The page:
What does General Ludendorff’s notion of a “stab-in-the-back” refer to?When you can accomplish the learning objectives for this lesson, you should begin work on the lesson essay described below.

What does General Ludendorff’s notion of a “stab-in-the-back” refer to?When you can accomplish the learning objectives for this lesson, you should begin work on the lesson essay described below.

Lesson 3: The Decline of the Weimar Republic and the Rise of the Nazi Party
Lesson Essay
When you can accomplish the learning objectives for this lesson, you should begin work on the lesson essay described below. You may use any assigned readings, your notes, and other course-related materials to complete this assignment. Be sure to reread theessay grading criteria on the Grades and Assessments page.
This essay should be about 750 words long, typed double space with one-inch margins on each side. It is worth 100 points and should address the following:
What does General Ludendorff’s notion of a “stab-in-the-back” refer to? Discuss the political implications of this theory for the newly founded Weimar Republic in 1919. You should take into account both the relationship between civil government and the military command and the public’s perception of the republic and the lost war.

Learning Objectives
After completing this lesson, you should be able to do the following:
Define crucial terms and events such as the stab-in-the-back legend, Kapp-Putsch, NSDAP, SA, SS, Night of the Long Knives, andErmächtigungsgesetz.
Provide a brief summary of the Treaty of Versailles.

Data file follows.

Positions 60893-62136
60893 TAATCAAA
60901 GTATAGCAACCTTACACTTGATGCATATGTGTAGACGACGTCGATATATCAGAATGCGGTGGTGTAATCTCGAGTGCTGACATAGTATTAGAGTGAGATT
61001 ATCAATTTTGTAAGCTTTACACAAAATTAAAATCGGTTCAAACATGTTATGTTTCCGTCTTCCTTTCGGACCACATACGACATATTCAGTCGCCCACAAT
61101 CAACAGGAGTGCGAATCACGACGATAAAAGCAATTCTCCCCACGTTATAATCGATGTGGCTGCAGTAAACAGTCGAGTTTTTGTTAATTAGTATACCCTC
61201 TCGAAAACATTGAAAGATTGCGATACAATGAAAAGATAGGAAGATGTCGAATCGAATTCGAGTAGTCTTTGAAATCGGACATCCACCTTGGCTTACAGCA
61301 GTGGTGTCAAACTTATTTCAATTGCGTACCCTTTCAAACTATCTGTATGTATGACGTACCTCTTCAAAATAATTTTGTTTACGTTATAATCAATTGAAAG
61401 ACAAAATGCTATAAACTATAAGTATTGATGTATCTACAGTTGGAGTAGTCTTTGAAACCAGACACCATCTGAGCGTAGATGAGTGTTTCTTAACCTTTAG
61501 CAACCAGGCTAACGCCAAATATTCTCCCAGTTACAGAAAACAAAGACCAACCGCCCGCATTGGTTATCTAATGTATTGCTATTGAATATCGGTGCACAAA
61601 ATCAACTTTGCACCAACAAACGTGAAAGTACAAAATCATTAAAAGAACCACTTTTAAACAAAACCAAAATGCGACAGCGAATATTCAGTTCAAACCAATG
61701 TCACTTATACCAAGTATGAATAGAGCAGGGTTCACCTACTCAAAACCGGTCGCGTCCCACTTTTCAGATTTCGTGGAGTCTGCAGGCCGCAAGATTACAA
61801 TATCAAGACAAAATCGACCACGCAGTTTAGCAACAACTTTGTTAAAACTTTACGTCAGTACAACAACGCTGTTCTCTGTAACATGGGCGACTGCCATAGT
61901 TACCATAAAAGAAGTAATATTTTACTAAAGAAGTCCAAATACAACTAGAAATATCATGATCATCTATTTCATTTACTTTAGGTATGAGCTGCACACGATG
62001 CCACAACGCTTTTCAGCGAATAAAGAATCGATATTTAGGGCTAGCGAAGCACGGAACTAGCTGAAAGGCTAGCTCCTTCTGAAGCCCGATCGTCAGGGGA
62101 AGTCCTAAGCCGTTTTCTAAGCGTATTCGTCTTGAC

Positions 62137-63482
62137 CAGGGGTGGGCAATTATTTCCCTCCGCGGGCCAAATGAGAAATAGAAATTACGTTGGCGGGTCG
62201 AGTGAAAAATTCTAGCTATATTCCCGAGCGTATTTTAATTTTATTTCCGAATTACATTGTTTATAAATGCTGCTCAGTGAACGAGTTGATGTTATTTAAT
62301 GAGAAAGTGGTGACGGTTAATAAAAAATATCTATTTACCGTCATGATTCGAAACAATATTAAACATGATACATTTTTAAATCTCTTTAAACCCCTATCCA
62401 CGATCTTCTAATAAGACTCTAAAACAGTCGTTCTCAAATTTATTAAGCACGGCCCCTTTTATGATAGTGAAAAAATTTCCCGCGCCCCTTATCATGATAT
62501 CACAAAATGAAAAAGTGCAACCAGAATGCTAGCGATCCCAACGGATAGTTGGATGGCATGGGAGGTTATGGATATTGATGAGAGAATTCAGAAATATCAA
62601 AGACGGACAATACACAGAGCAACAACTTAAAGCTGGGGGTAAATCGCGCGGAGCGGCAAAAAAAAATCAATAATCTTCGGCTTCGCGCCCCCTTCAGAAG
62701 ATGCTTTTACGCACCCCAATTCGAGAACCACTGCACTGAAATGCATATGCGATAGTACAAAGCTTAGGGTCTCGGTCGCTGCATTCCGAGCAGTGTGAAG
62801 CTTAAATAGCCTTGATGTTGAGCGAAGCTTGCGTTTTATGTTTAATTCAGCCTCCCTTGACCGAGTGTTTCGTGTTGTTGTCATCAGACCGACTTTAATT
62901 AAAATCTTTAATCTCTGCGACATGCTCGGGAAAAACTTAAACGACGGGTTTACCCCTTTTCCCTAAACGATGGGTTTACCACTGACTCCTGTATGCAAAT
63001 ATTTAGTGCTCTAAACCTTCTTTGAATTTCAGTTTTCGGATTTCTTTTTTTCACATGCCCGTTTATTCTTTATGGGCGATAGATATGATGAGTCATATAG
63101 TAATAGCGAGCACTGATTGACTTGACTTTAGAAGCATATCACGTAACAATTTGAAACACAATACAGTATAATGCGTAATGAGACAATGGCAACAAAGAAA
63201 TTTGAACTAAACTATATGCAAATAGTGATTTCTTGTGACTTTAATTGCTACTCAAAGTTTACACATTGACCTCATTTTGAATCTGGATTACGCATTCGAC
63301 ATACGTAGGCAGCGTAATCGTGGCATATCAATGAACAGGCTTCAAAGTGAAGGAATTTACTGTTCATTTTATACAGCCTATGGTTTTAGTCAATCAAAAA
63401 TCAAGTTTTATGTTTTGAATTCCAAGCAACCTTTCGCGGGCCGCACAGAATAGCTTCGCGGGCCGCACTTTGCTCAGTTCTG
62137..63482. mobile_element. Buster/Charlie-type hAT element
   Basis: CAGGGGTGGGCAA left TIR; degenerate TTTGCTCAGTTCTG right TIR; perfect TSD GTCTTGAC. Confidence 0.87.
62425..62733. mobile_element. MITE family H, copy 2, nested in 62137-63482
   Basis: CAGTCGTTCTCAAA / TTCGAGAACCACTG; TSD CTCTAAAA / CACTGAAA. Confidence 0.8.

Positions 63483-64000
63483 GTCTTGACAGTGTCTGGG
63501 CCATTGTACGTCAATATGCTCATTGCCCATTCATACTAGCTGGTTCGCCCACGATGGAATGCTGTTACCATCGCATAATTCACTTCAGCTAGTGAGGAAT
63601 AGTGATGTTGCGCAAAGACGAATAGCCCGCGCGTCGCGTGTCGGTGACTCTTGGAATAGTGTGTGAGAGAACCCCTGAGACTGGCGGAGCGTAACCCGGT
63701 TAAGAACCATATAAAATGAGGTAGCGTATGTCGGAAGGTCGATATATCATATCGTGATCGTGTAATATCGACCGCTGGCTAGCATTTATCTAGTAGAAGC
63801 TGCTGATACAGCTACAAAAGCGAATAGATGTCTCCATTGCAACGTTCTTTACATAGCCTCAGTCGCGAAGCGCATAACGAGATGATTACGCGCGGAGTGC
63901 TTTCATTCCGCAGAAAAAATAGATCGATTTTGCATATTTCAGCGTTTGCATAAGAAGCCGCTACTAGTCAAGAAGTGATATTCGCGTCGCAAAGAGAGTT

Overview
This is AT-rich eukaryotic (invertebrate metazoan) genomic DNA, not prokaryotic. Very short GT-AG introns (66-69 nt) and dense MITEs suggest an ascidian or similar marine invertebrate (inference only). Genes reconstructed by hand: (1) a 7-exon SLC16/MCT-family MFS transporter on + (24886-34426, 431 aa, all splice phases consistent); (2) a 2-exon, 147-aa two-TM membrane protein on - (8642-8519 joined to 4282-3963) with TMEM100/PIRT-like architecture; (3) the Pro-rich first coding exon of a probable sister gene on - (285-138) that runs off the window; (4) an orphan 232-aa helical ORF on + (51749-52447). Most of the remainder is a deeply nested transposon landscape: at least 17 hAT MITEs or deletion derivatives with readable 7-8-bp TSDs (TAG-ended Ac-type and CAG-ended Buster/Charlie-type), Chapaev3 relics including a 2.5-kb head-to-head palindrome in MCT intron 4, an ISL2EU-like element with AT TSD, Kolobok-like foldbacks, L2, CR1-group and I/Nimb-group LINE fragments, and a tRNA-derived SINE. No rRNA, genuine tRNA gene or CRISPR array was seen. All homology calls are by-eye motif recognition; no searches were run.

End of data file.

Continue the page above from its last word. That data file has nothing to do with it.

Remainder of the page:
Summarize the various reasons the Weimar Republic was an emergency solution disliked by large segments of the German population.
Broadly discuss the genesis of the NSDAP and its development until 1933.
Enumerate the major political goals of Hitler and the NSDAP.
Provide an account of how Hitler established a totalitarian regime within the first six months of his being voted chancellor.
Commentary
The First World War
We have already briefly touched upon the multiple factors that led to the outbreak of the First World War in 1914. Chief among them was the widespread imperialist ambitions of the major European nations at the end of the nineteenth and the beginning of the twentieth centuries. Since Germany developed its industrial power relatively late, it felt left behind in comparison with the other powers, notably France and Britain, which had already built huge imperialist empires in Africa, Southeast Asia, and the Americas. Demanding its own “place under the sun,” as the German Emperor Wilhelm II put it, Germany rapidly increased its military and economic presence in other parts of the world and established colonies in southwest Africa, China, and the Pacific islands, among others. Compared with the strong sense of competition among European powers around 1914, the assassination of Grand Duke Franz Ferdinand and his wife in Serbia, generally considered the “actual” cause of the war, was merely the final straw that unleashed the storm that had been building for decades.
The war itself was enthusiastically embraced by most peoples in Europe, with only a few critical voices in the beginning. This changed later on, particularly after it had become clear in 1916 that the war could not be won as easily as each nation had hoped. The central powers (comprising Germany and Austria together with Bulgaria and the Ottoman Empire) made quick advances against Russia and the Serbs in the east. Most importantly, Germany succeeded in smuggling the great revolutionary Lenin into czarist Russia in 1916, and thus helped unleash the Bolshevik October Revolution in Russia in 1917. After the revolution, Germany secured a gain of territory (including Finland, Poland, the Ukraine, and some regions in the Caucasus) by signing the peace treaty of Brest-Litovsk in 1918.


 

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